10 of the Oldest Cars in the World
Have you ever wondered what the oldest cars in the world are? A quick answer may be the Ford Model T. That is understandable, since one of the few pieces of car history taught in American schools is Henry Ford’s contributions to the mass production of the automobile. Unless you have the desire to delve deep into automotive history, you may not even realize that the internal combustion engine is bit of a johnny-come-lately addition to the automobile, putting the Model T fairly far down the list of oldest cars in the world.
Part of becoming a fan of car history is to realize that the oldest cars in the world were powered by steam. The oldest gasoline powered car was not built until 1885, when Karl Benz produced the Benz Patent-Motorwagen. Eventually diesel and gasoline powered internal combustion engines proved to be easier to produce. The engines also proved to be more predictable and reliable to use as well as being more economical to operate. Those qualities have allowed the internal combustion engine to dominate car history. However, that may change as alternative fuels become more attractive to a wider customer base.
There were literally thousands of automobiles built before Henry Ford sold his first Model T. So, how do you narrow what could become a very long list? First, we limited our list to vehicles that actually traveled across terrain. We are using the word ”terrain” because streets were limited to large towns and there was no highway system when the first cars and trucks were built. Second, we restricted ourselves to vehicles that there is an existing example of. Third, the vehicle had to be capable of carrying a passenger. That eliminates the earliest electric units that were either small-scale models only or just traveled on a track without an operator. Lastly, we eliminated trains, motorcycles, steamboats, etc… in order to focus on cars and trucks. With all of those factors in mind, these are ten of the oldest cars in the world.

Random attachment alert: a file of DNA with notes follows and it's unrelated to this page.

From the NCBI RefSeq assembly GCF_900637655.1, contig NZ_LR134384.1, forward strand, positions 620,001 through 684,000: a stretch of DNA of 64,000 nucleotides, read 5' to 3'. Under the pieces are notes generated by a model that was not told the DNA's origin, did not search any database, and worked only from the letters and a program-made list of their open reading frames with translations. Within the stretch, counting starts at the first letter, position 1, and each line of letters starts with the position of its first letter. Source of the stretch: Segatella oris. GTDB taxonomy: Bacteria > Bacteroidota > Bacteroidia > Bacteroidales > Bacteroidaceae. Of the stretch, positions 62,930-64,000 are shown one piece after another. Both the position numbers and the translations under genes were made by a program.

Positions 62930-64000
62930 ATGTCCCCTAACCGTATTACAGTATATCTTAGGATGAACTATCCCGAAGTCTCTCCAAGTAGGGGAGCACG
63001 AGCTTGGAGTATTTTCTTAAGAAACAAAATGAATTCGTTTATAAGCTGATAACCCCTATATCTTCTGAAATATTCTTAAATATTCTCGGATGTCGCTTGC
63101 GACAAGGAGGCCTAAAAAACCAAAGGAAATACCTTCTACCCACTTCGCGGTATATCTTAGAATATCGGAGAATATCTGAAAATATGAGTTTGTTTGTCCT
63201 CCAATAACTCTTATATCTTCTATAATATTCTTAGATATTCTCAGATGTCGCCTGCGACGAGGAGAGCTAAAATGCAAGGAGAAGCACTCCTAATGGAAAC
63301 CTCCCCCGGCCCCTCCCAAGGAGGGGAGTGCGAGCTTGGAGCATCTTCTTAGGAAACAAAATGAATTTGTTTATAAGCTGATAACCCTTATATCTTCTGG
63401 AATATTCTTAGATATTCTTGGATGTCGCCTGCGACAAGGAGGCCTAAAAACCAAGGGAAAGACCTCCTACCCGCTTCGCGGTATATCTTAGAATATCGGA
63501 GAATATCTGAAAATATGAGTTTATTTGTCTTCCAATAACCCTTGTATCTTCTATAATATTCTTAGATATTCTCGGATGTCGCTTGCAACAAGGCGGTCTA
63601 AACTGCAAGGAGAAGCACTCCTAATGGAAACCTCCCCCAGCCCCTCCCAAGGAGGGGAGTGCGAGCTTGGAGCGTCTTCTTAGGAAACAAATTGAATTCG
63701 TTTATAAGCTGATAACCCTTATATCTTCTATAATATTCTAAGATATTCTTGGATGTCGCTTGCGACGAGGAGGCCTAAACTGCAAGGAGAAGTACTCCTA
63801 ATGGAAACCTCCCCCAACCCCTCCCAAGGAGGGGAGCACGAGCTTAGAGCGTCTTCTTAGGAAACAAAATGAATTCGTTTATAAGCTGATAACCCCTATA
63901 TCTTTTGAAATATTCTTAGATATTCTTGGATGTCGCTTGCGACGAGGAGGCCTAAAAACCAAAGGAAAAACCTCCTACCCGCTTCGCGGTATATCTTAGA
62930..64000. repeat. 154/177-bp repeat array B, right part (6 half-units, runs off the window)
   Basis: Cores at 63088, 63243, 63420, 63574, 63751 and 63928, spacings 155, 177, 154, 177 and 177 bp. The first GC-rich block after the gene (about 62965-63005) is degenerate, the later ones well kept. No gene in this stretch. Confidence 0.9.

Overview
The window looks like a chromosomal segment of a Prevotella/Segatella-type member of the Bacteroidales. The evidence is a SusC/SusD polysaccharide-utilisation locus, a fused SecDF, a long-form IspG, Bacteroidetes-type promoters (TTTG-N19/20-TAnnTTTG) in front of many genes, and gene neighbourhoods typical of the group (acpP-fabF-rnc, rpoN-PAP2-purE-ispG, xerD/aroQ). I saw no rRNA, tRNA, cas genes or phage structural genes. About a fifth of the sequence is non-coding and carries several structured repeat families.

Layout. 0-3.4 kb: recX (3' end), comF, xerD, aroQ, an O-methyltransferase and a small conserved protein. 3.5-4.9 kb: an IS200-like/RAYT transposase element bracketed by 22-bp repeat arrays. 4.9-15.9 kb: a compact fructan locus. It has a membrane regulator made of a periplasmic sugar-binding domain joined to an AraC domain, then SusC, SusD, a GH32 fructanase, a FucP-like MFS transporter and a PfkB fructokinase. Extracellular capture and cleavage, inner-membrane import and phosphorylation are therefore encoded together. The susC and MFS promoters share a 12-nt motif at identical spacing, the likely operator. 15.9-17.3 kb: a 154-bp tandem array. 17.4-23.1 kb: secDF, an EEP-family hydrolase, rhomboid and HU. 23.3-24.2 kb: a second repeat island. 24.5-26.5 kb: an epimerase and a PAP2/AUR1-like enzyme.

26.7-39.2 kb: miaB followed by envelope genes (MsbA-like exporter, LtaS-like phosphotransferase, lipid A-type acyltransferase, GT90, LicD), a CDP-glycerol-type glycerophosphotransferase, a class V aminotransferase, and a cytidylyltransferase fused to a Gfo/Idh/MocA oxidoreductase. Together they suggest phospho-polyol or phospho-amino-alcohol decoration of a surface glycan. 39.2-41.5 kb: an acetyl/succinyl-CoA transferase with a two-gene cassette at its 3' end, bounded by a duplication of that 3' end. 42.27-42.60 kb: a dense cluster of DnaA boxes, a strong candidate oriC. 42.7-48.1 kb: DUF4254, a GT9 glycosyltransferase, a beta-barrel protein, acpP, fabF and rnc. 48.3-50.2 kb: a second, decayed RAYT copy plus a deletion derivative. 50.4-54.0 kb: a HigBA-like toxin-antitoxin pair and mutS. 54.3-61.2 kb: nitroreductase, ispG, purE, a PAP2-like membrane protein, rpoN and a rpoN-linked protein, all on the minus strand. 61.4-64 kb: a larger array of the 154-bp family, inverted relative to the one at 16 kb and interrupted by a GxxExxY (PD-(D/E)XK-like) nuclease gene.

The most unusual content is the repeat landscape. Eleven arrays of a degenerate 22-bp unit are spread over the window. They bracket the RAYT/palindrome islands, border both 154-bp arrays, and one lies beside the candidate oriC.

1. Cugnot Fardier
At the request of French military officials, French inventor and fortifications expert Nicholas Cugnot designed and built the first self-propelled carriage. The first prototype was built in 1769. Designed to tow artillery to the battlefront, its speed was set at three miles per hour so that soldiers could keep pace with it. It could pull a load of five tons and could operate for one hour and fifteen minutes before stopping. The only known example, pictured above, is on display at the Musee des Arts et Metiers in Paris, France.
2. Hancock Omnibus
The Hancock Omnibus was built by English inventor Walter Hancock and can be considered the first commercially successful steam-powered vehicle in the world. Where Cugnot’s fardier was a military triumph, Hancock’s Omnibus ran a successful passenger route between London and Paddington. The nine carriages that were built carried an estimated 4,000 passengers between 1832 and 1834.
3. Grenvile Steam Carriage
In 1875, Robert Neville Grenville of Butleigh, Glastonbury, Somerset, United Kingdom began designing his steam carriage. It was an era when most cars were built by hand and were extremely expensive to operate. Grenvile’s carriage looks more like a locomotive than a car, but is only capable of carrying seven passengers. One of the passengers had to feed the steam engine to maintain speed — sometimes you have to pay a price to catch a ride! Incredibly, the vehicle ran as recently as 2009.
4. La Marquise